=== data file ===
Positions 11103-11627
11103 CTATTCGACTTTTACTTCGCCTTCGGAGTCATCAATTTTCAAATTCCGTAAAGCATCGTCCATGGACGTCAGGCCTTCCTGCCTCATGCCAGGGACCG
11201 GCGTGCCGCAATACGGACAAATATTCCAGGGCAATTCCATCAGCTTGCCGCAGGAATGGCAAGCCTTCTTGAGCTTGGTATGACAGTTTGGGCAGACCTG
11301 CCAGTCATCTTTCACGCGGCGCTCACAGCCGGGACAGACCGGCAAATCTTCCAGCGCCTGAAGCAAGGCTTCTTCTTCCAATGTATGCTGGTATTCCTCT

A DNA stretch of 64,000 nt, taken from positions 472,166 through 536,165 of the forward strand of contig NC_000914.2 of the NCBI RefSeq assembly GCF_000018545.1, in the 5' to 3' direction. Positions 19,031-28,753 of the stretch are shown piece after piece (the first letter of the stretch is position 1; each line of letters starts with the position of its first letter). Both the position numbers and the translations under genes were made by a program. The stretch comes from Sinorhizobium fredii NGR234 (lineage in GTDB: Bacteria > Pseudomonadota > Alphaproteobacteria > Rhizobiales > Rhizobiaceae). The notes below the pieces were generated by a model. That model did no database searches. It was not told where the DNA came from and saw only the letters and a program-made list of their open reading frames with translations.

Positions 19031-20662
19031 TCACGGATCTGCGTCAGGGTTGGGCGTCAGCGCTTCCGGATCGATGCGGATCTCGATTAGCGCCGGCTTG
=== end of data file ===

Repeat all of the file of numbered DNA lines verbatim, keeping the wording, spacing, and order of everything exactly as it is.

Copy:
Positions 11103-11627
11103 CTATTCGACTTTTACTTCGCCTTCGGAGTCATCAATTTTCAAATTCCGTAAAGCATCGTCCATGGACGTCAGGCCTTCCTGCCTCATGCCAGGGACCG
11201 GCGTGCCGCAATACGGACAAATATTCCAGGGCAATTCCATCAGCTTGCCGCAGGAATGGCAAGCCTTCTTGAGCTTGGTATGACAGTTTGGGCAGACCTG
11301 CCAGTCATCTTTCACGCGGCGCTCACAGCCGGGACAGACCGGCAAATCTTCCAGCGCCTGAAGCAAGGCTTCTTCTTCCAATGTATGCTGGTATTCCTCT

A DNA stretch of 64,000 nt, taken from positions 472,166 through 536,165 of the forward strand of contig NC_000914.2 of the NCBI RefSeq assembly GCF_000018545.1, in the 5' to 3' direction. Positions 19,031-28,753 of the stretch are shown piece after piece (the first letter of the stretch is position 1; each line of letters starts with the position of its first letter). Both the position numbers and the translations under genes were made by a program. The stretch comes from Sinorhizobium fredii NGR234 (lineage in GTDB: Bacteria > Pseudomonadota > Alphaproteobacteria > Rhizobiales > Rhizobiaceae). The notes below the pieces were generated by a model. That model did no database searches. It was not told where the DNA came from and saw only the letters and a program-made list of their open reading frames with translations.

Positions 19031-20662
19031 TCACGGATCTGCGTCAGGGTTGGGCGTCAGCGCTTCCGGATCGATGCGGATCTCGATTAGCGCCGGCTTG